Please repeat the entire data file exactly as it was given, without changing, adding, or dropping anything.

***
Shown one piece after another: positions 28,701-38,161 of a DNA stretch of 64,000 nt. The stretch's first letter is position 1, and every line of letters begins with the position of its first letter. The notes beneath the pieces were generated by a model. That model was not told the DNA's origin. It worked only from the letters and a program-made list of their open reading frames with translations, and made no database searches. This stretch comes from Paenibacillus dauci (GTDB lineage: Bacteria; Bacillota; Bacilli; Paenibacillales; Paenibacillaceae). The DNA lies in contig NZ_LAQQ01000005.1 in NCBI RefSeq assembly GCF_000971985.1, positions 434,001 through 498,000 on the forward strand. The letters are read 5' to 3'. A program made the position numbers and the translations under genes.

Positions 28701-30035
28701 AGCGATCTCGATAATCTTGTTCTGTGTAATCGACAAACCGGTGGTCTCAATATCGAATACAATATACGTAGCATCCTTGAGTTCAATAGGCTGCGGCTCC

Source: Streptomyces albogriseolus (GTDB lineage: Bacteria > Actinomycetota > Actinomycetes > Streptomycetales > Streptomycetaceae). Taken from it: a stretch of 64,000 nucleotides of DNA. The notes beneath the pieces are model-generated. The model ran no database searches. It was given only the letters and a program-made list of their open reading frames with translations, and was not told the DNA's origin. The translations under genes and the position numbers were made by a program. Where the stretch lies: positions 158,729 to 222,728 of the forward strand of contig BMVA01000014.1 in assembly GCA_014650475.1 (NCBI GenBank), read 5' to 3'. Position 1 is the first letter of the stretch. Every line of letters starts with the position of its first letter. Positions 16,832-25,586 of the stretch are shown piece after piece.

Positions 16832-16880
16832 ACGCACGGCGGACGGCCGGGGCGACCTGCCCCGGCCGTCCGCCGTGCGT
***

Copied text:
Shown one piece after another: positions 28,701-38,161 of a DNA stretch of 64,000 nt. The stretch's first letter is position 1, and every line of letters begins with the position of its first letter. The notes beneath the pieces were generated by a model. That model was not told the DNA's origin. It worked only from the letters and a program-made list of their open reading frames with translations, and made no database searches. This stretch comes from Paenibacillus dauci (GTDB lineage: Bacteria; Bacillota; Bacilli; Paenibacillales; Paenibacillaceae). The DNA lies in contig NZ_LAQQ01000005.1 in NCBI RefSeq assembly GCF_000971985.1, positions 434,001 through 498,000 on the forward strand. The letters are read 5' to 3'. A program made the position numbers and the translations under genes.

Positions 28701-30035
28701 AGCGATCTCGATAATCTTGTTCTGTGTAATCGACAAACCGGTGGTCTCAATATCGAATACAATATACGTAGCATCCTTGAGTTCAATAGGCTGCGGCTCC

Source: Streptomyces albogriseolus (GTDB lineage: Bacteria > Actinomycetota > Actinomycetes > Streptomycetales > Streptomycetaceae). Taken from it: a stretch of 64,000 nucleotides of DNA. The notes beneath the pieces are model-generated. The model ran no database searches. It was given only the letters and a program-made list of their open reading frames with translations, and was not told the DNA's origin. The translations under genes and the position numbers were made by a program. Where the stretch lies: positions 158,729 to 222,728 of the forward strand of contig BMVA01000014.1 in assembly GCA_014650475.1 (NCBI GenBank), read 5' to 3'. Position 1 is the first letter of the stretch. Every line of letters starts with the position of its first letter. Positions 16,832-25,586 of the stretch are shown piece after piece.

Positions 16832-16880
16832 ACGCACGGCGGACGGCCGGGGCGACCTGCCCCGGCCGTCCGCCGTGCGT